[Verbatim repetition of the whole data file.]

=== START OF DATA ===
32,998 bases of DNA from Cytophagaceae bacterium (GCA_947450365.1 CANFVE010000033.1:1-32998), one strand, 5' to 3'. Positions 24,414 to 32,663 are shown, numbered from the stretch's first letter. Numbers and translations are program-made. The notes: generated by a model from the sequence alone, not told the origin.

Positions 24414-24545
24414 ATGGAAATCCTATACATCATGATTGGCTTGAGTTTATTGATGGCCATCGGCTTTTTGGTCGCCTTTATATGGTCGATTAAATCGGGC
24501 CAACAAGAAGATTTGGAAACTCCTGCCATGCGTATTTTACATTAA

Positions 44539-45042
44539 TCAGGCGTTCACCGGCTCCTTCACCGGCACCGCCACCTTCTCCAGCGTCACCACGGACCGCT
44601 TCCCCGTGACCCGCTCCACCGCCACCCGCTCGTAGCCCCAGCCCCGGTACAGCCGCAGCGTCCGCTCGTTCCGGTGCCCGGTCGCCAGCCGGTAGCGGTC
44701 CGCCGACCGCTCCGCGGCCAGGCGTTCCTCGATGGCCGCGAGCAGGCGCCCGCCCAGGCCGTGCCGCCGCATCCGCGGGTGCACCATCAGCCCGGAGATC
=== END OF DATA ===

32,998 bases of DNA from Cytophagaceae bacterium (GCA_947450365.1 CANFVE010000033.1:1-32998), one strand, 5' to 3'. Positions 24,414 to 32,663 are shown, numbered from the stretch's first letter. Numbers and translations are program-made. The notes: generated by a model from the sequence alone, not told the origin.

Positions 24414-24545
24414 ATGGAAATCCTATACATCATGATTGGCTTGAGTTTATTGATGGCCATCGGCTTTTTGGTCGCCTTTATATGGTCGATTAAATCGGGC
24501 CAACAAGAAGATTTGGAAACTCCTGCCATGCGTATTTTACATTAA

Positions 44539-45042
44539 TCAGGCGTTCACCGGCTCCTTCACCGGCACCGCCACCTTCTCCAGCGTCACCACGGACCGCT
44601 TCCCCGTGACCCGCTCCACCGCCACCCGCTCGTAGCCCCAGCCCCGGTACAGCCGCAGCGTCCGCTCGTTCCGGTGCCCGGTCGCCAGCCGGTAGCGGTC
44701 CGCCGACCGCTCCGCGGCCAGGCGTTCCTCGATGGCCGCGAGCAGGCGCCCGCCCAGGCCGTGCCGCCGCATCCGCGGGTGCACCATCAGCCCGGAGATC